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Texas | Columns | "Wandering"

Keeping Up
with the Anson Joneses

by Wanda Orton
Wanda Orton

His name is not as famous as that of his grandfather, Anson Jones, the last president of the Republic of Texas, but Charles E. Ashe made a name for himself as a lawyer and judge.

From 1900 to 1936, he presided over the 11th District Court in Houston, and he was a founder and first president of the Lawyers Library Association.

His biggest claim to fame came in the ruling he gave in a Texas case against Charles Ponzi, accused of financial fraud. Ponzi's name today is synonymous with such words as swindle and scam.

Born at Cedar Bayou - now part of Baytown -- in 1866, Ashe was the son of R.G. and Sallie Jones Ashe. R.G. Ashe served in the Terry Texas Rangers during the Civil War.

The Jones family moved to Goose Creek before the Civil War in the wake of a tragedy. Suffering from severe bouts of depression after Texas became a state, Anson Jones committed suicide in 1858 at the Capitol Hotel (site of the future Rice Hotel) on Main Street in Houston.

Survivors included wife Mary and four children, Charles Elliott, Sam Edward, Cromwell Anson, and Sallie.

Too quickly, Jones had sold their home -- Barrington at Washington-on-the-Brazos -- for one-fourth of its worth. His widow and children relocated to Galveston for a brief time after his death, but they needed financial stability and emotional support.

Ashbel Smith provided both. A longtime friend who had presented the eulogy at Jones' funeral, Smith made arrangements for Mary and the children to move to Goose Creek. (Like Cedar Bayou, Goose Creek is in present-day Baytown.).

With diligence and determination, Mary Jones established a successful farm and provided a normal life for her family.

That lady was tough. With little time to dwell on her husband's demise, she concentrated on running the farm and caring for her children.

Whatever became of the Jones Four?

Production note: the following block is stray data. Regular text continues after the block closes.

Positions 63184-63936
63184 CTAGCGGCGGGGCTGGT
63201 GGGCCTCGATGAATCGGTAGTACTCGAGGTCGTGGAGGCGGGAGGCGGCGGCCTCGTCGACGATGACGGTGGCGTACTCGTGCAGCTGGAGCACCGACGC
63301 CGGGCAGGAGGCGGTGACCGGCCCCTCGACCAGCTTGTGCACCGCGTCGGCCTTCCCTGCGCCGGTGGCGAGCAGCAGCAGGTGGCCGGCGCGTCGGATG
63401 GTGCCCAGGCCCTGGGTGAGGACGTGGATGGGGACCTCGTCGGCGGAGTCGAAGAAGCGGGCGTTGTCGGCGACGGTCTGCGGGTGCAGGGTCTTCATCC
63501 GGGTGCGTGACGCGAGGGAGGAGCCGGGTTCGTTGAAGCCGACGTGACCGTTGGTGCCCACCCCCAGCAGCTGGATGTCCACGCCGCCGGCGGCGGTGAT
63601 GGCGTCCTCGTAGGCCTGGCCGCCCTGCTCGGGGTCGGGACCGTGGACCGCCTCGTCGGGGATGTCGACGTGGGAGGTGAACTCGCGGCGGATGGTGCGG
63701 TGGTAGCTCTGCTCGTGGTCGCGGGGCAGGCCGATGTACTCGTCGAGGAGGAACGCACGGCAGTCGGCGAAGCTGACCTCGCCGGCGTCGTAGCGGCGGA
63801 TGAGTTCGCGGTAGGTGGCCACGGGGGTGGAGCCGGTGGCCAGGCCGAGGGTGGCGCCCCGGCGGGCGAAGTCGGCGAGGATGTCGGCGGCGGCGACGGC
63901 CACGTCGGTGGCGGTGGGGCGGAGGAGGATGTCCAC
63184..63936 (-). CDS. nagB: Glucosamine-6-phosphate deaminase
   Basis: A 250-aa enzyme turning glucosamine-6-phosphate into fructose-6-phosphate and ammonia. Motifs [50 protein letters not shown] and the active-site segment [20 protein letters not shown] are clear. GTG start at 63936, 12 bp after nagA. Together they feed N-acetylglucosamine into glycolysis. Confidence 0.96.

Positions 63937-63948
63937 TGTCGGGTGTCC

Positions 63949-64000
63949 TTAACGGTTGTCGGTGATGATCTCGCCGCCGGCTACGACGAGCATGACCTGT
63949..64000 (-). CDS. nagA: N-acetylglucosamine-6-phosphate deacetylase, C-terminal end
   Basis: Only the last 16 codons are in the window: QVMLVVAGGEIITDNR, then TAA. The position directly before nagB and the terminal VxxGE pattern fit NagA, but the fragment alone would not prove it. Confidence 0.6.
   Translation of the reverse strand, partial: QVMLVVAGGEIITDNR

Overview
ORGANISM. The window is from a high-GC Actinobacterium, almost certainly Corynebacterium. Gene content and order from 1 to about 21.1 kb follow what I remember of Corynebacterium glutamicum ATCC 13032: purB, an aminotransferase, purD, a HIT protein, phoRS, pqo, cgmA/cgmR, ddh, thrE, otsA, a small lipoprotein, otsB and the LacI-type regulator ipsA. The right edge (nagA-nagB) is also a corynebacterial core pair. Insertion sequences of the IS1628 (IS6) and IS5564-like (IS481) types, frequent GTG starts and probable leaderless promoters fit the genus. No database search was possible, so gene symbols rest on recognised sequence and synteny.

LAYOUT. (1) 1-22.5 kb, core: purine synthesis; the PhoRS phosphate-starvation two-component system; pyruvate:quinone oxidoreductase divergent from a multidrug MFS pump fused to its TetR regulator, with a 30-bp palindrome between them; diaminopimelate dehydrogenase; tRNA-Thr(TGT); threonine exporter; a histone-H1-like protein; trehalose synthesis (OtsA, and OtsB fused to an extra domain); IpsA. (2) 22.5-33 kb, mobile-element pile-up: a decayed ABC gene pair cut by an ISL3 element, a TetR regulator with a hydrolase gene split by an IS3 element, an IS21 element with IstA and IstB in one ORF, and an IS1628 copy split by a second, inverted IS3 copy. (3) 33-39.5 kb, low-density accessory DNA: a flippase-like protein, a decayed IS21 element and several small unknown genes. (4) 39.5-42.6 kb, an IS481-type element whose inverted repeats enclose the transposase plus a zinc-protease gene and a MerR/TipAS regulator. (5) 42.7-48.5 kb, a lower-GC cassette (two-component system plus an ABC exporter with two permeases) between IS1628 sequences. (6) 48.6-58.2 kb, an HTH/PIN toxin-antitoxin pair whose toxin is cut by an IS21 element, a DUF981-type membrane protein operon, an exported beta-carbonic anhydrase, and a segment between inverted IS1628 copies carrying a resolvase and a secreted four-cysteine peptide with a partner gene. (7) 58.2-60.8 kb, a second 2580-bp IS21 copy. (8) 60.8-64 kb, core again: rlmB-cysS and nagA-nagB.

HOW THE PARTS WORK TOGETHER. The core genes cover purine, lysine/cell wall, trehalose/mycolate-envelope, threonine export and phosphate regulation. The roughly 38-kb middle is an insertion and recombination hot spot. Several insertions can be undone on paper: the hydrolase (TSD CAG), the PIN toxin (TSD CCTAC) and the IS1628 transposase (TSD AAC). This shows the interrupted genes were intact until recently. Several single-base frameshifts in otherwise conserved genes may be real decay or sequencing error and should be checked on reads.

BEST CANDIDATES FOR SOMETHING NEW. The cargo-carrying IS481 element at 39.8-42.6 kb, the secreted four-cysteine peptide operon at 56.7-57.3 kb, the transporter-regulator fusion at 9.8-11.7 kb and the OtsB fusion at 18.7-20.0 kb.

After the Civil War, Sam Edward became a successful dentist in Houston. Sam's middle name had been Houston, but Anson Jones decided he no longer liked the man or the name. After he and his former friend, Sam Houston, had a falling-out, Sam Houston Jones answered to his new name, Sam Edward Jones.

Jones had named another son after Charles Elliott, the British charge d'affairs to the Republic of Texas. He had worked with Elliott during the planning stage of Texas statehood, and they became good friends.

Charles Elliott Jones died in the Civil War. He and his brother, Sam (middle name Edward, not Houston), along with Sam Houston Jr. had joined the Bayland Guards, a Confederate unit led by Ashbel Smith. The Guards drilled at Smith's Evergreen plantation before marching off to war.

As far as I know, history has not recorded how the Jones boys got along with Sam's boy in the Bayland Guards - whether the animosity that had existed between their fathers ever affected them.

Cromwell Anson Jones was too young to serve in the war, but he made his mark in county politics. He presided over Harris County Commissioners Court after elected county judge in 1876.

Eventually, Mary Jones left Goose Creek and moved in with Sallie and her son-in-law, R.G. Ashe, and then to the community of Willis in Montgomery County. The widow of Texas President Anson Jones also would become known as the mother of Harris County Judge Cromwell Jones and the grandmother of District Judge Charles Ashe.

And as the first president of the Daughters of the Republic of Texas, Mary Jones made a name for herself, too.



Wanda Orton Baytown Sun Columnist
"Wandering" June 9 , 2016 columns

See Anson Jones | Baytown |
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